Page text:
I used to travel to America on an almost yearly basis during the noughties and folks would always be surprised to hear our English accents, as though Black people didn’t live in the British Isles.
Thinking about it, Britain easily controlled the image it exported pre-internet 2.0 – before social media took off. If you were to ask a French person fifteen years ago about what they thought a British person was like they’d probably mention tea, biscuits, or fish and chips. If you probed a little further and asked about British music, you’d probably get a response alluding to Britpop – Oasis as well as bands like Kasabian or Coldplay. Behind the scenes, though, Britain had a bustling Black British community- particularly in the heart of London and urban communities such as Birmingham and Manchester. In Bow, Wiley had established a new sound with icey beats, an almost eskimo-like sound, if you will. Grime was born. By 2003, Dizzee Rascal had won a Mercury Prize for his critically acclaimed debut Boy in Da Corner.
Growing up as a Black Brit in Essex I dabbled and appreciated grime sounds thanks to MySpace and pirate radio. Kano and JME were amongst my faves. Bassline, funkyhouse and garage also featured on heavy rotation, with the likes of Egypt, Donae’o, KIG Family and Delinquent. However, African-American R&B and Hip-Hop dominated ‘urban’ radio play and was commonly mis-associated with Black British culture. BBC Radio 1xtra was launched with the strapline “Love Black music, Love 1xtra”, but New York and West Coast hip-hop dominated playlists. American music was consistently placed on a pedestal – the group Mis-Teeq would have been hailed as “Britain’s answer to Destiny’s Child,” or perhaps Lemar would be likened to an R&B superstar instead of being taken at face value. This arguably led US-centric labels to push him to the back of the queue.
During my school years, African-American civil rights movements and transatlantic slavery were misinterpreted as being the sole story behind Black history, particularly when taught in class. This omitted aspects of Black British culture which had been going strong well before the ‘00s. All the while I wanted to know – when and where did we first arrive Britain? Why isn’t the Windrush part of the curriculum? Why did people have “No Blacks, No Poles, No Irish” on housing advertisements? Whilst we were learning about Rosa Parks spurring the Alabama Bus Boycott, we were blissfully unaware of the Bristol bus boycott of 1963, led by Paul Stephenson in protest of the Bristol Omnibus Company refusing to hire Black drivers. It still appeared that Black people were struggling to find a place in mainstream British history. Period dramas have always carefully whitewashed their cast, with people of colour rarely making an appearance – as though we are modern inventions. I was surprised to see Denzel Washington in a film adaptation of Much Ado about Nothing, yet if you consider that the title character in Othello is a black man, it’s clear Black people have been a part of Britain’s cultural history dating to Elizabethan times.
So where are we at today? Technology has made it easier for us to accurately portray our experiences. “Black Twitter” has built a network of young Black people in the UK as well as a force that propels creative folk like The Chicken Connoisseur and Kayode Ewumi into the mainstream. Viral memes and gifs are popularised through this medium, often ending up on VICE or Buzzfeed long after its conception on Twitter. I know we like to laugh at Drake being a ‘beg’ when he posts memes of Kayode and poses with a Co-op worker but what he’s also doing is shifting the international view of Britain from tea and prim Victorians into a multi-cultural, modern narrative.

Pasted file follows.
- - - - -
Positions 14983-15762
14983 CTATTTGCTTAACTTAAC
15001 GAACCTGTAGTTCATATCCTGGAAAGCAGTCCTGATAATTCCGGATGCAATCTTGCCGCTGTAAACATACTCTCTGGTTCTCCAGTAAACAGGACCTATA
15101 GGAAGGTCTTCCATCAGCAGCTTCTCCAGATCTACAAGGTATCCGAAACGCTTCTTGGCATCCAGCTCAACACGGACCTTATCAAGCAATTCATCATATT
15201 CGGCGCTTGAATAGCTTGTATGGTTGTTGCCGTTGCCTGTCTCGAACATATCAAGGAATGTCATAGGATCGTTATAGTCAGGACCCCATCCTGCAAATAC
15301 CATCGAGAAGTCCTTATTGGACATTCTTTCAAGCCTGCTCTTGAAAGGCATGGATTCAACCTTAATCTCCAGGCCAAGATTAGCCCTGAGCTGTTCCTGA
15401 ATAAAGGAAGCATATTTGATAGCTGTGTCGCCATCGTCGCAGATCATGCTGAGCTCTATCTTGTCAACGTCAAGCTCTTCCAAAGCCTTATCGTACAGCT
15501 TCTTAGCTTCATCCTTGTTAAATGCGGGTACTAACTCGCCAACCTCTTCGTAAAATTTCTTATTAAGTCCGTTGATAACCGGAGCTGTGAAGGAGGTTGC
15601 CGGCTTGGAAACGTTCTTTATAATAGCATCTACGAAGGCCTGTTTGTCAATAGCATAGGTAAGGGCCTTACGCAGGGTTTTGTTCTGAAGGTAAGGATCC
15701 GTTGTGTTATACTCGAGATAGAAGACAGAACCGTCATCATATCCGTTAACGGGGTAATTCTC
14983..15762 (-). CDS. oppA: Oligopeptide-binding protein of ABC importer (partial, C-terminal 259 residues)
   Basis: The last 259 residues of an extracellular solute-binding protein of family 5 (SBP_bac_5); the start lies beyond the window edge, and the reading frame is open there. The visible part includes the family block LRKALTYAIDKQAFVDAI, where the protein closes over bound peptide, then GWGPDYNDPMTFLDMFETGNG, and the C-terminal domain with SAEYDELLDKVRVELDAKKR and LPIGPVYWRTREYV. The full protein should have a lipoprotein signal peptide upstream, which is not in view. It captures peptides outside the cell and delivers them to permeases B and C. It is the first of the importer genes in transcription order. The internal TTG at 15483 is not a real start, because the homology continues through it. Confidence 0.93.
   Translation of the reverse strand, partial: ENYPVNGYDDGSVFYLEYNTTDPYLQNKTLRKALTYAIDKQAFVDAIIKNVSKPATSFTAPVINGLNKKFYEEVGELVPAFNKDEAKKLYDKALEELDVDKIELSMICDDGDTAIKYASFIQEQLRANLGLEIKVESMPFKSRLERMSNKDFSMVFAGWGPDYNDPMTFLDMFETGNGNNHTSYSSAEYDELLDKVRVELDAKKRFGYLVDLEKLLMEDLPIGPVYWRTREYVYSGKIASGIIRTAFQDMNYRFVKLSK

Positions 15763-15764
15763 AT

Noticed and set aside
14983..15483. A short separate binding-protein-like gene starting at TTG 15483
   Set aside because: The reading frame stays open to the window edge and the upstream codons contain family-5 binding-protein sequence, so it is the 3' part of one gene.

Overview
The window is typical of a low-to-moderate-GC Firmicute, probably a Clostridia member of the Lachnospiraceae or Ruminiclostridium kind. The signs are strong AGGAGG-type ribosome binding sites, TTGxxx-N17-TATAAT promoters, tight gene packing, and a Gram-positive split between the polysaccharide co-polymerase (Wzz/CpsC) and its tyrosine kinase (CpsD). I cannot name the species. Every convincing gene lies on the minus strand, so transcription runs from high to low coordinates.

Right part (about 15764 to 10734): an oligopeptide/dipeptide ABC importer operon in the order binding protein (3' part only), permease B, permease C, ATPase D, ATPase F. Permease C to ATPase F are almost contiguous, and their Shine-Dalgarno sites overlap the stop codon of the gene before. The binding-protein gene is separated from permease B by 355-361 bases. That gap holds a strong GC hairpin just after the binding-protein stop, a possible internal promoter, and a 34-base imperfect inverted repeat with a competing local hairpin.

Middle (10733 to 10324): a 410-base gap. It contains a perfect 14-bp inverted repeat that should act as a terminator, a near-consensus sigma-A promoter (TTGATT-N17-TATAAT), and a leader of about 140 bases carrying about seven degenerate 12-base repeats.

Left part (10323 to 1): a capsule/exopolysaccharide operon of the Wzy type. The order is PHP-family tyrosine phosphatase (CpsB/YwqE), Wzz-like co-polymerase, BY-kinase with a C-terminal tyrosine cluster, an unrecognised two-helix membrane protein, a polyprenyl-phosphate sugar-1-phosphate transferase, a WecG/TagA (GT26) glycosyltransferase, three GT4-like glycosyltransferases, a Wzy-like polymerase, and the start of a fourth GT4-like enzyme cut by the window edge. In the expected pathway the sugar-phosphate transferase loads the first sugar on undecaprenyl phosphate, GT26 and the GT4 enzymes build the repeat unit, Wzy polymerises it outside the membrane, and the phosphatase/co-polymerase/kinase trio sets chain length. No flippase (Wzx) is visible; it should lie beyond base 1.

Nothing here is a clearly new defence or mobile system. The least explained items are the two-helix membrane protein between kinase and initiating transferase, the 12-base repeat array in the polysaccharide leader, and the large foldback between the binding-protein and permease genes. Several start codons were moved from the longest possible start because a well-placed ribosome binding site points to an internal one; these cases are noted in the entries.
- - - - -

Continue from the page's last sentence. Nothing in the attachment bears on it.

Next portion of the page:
The BBC did a series on Black Britain late last year with the programme Black is the new Black, featuring interviews with prominent figures in Black British culture. It was at this point that I realised – our presence is being formally recognised by the BBC. One stand out quote I remember is from comedienne Gina Yashere, who said “BAFTA means Black Actors Fuck off To America.” Too often Black actors hit their ceiling in Britain early on and realise that American film and TV industries are more than happy to provide roles. Which got me thinking – is the lack of roles in Britain due to the country aiming to export a polished and imperialistic view of itself? I struggle to name a major British television or film export with black leads. Conversely, Black Americans (and indeed Britons) contribute massively to American cultural exports. Samuel L Jackson’s recent comments did not take into account the difficulties Black British actors face when seeking leading roles in their home country, and more disturbingly, did not offer solidarity. Could this be due to a lack of understanding? That’s why shows like Chewing Gum are so important to Black Britain – particularly as it has gone international via Netflix. This follows in the footsteps of programmes like Top Boy which gained international acclaim.
Presently, Stormzy’s ride has been a pleasure to watch. From everyone within the scene offering their support to GSAP being the first grime album to reach number 1 in the UK, it’s all come full circle. Little Simz has been touring with Lauryn Hill. Kano is at sxsw festival. Skepta announced a stateside tour much to the delight of Americans on Twitter. Loyle Carner’s touring the US. Whitewashing can no longer occur as we have control over what we can put out. As the next generation learn about Black History, I hope the plights and successes of Black Brits are highlighted. I’m hoping that Wiley will be held in the same regard as DJ Kool Herc and Grandmaster Flash. I may be optimistic in thinking that Bow will be respected for creating a genre much like The Bronx. I hope Black British history is finally being documented as it is gaining international recognition.